After upgrading to Windows 10 from an older version of the Operating System, many users complain of the File Explorer (explorer.exe) crashing on them whenever they right-click anywhere on their Desktop to display a context menu. This problem seems to be localized to affected users’ Desktops as it does not present itself when an affected user right-clicks somewhere other than their Desktop.
The root of this problem, in almost every single case, is a third-party shell extension. Shell extensions are little buggers that create context menu entries for all of the programs and applications on your computer. Since this issue can’t be caused by a shell extension for a built-in program or application (that just isn’t how Microsoft rolls) this issue is almost always caused by a shell extension for a third-party application or program on your computer that is clashing with Windows 10 and is not really compatible with it. If you are affected by this issue and you right-click on your Desktop, your computer will try to display the context menu, and when it fails to do so because of a faulty third-party shell extension, the File Explorer will crash.
Thankfully, all you need to do in order to fix this problem is get rid of the culprit shell extension, which you can do using ShellExView. ShellExView is a free third-party application that can be used to manage, disable and enable all of the shell extensions that you have on your computer. Here’s what you need to do in order to resolve this problem:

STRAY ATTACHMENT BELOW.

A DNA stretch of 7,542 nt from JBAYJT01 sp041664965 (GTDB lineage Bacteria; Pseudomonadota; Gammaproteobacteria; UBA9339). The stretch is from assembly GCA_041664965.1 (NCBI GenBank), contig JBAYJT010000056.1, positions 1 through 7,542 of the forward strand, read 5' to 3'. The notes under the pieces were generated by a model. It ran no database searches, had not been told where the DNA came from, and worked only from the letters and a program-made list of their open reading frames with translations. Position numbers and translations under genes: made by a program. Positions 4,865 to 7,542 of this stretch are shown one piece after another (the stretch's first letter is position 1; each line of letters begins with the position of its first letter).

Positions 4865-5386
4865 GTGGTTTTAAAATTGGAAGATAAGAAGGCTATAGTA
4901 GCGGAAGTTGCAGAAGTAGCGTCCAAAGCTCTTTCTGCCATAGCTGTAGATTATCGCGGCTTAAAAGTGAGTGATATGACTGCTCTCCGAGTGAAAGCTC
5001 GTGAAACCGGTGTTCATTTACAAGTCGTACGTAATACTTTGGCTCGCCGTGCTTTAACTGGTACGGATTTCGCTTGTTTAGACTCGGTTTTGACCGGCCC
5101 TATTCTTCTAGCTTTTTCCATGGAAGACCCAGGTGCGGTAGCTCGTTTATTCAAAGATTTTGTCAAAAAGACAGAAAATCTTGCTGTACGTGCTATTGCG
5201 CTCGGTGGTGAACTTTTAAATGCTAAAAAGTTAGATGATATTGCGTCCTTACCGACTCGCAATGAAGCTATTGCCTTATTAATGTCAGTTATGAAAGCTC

Click here to download ShellExView.
Unzip the ShellExView .ZIP folder to a new folder using a compression program such as WinRAR.
Open the freshly uncompressed ShellExView
Launch ShellExView by right-clicking on the application named shexview and clicking on Run as administrator.
You will be met with a list of all the shell extensions installed on your computer once the program is done compiling it. Once you see the list, click on Options > Filter by Extension Type > Context Menu.
In the newly compiled list, you will see entries that have pink backgrounds. All of these entries are shell extensions installed on your computer by third-party applications.
Hold down the Ctrl key and click on each of the “pink background” entries to select them.
Once all of the “pink background” entries have been selected, right-click on them and click on Disable Selected Items to disable all of them.
Click on Options > Restart Explorer. Try right-clicking on your Desktop, and File Explorer should no longer crash.
Once you have fixed the problem, next comes identifying the culprit and disabling it for good. To do so, you are going to have to:
Right-click on any one of the “pink background” shell extensions that you disabled and click on Enable Selected Items to enable it.
Click on Options > Restart Explorer, right-click on your Desktop and see if File Explorer
If File Explorer does not crash, keep on repeating steps 1 and 2, enabling a different third-party shell extension every time, until File Explorer crashes and you start experiencing the problem again.
The third-party shell extension you enabled just before the problem returned is the culprit. You can go ahead and enable all of the “pink background” shell extensions you disabled except for this one as this one is the culprit. Keep this shell extension disabled for good – in fact, it is recommended that you uninstall the third-party application that installed this shell extension on your computer altogether.